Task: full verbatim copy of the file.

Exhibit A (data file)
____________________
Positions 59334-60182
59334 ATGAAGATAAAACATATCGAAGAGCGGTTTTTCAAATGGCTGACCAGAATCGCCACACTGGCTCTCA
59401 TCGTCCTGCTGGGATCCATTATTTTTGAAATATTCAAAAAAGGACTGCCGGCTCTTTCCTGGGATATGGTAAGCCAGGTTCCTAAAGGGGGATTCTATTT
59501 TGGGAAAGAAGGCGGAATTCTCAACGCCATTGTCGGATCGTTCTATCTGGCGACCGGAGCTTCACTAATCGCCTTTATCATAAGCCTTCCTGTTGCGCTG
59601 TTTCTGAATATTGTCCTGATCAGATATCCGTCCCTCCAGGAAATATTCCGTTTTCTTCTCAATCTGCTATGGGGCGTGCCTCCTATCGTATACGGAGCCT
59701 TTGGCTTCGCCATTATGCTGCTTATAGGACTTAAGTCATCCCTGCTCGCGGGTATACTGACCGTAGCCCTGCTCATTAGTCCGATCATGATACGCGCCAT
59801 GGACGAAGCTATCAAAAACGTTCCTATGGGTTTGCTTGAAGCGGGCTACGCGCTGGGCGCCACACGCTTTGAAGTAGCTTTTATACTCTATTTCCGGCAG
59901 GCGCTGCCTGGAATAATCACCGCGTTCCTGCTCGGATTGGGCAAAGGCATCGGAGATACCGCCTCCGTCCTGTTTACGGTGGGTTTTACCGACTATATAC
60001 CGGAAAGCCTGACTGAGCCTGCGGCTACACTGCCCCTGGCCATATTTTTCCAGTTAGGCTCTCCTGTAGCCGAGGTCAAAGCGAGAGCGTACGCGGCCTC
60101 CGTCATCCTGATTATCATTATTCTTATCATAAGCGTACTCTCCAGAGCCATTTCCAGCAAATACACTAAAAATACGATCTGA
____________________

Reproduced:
Positions 59334-60182
59334 ATGAAGATAAAACATATCGAAGAGCGGTTTTTCAAATGGCTGACCAGAATCGCCACACTGGCTCTCA
59401 TCGTCCTGCTGGGATCCATTATTTTTGAAATATTCAAAAAAGGACTGCCGGCTCTTTCCTGGGATATGGTAAGCCAGGTTCCTAAAGGGGGATTCTATTT
59501 TGGGAAAGAAGGCGGAATTCTCAACGCCATTGTCGGATCGTTCTATCTGGCGACCGGAGCTTCACTAATCGCCTTTATCATAAGCCTTCCTGTTGCGCTG
59601 TTTCTGAATATTGTCCTGATCAGATATCCGTCCCTCCAGGAAATATTCCGTTTTCTTCTCAATCTGCTATGGGGCGTGCCTCCTATCGTATACGGAGCCT
59701 TTGGCTTCGCCATTATGCTGCTTATAGGACTTAAGTCATCCCTGCTCGCGGGTATACTGACCGTAGCCCTGCTCATTAGTCCGATCATGATACGCGCCAT
59801 GGACGAAGCTATCAAAAACGTTCCTATGGGTTTGCTTGAAGCGGGCTACGCGCTGGGCGCCACACGCTTTGAAGTAGCTTTTATACTCTATTTCCGGCAG
59901 GCGCTGCCTGGAATAATCACCGCGTTCCTGCTCGGATTGGGCAAAGGCATCGGAGATACCGCCTCCGTCCTGTTTACGGTGGGTTTTACCGACTATATAC
60001 CGGAAAGCCTGACTGAGCCTGCGGCTACACTGCCCCTGGCCATATTTTTCCAGTTAGGCTCTCCTGTAGCCGAGGTCAAAGCGAGAGCGTACGCGGCCTC
60101 CGTCATCCTGATTATCATTATTCTTATCATAAGCGTACTCTCCAGAGCCATTTCCAGCAAATACACTAAAAATACGATCTGA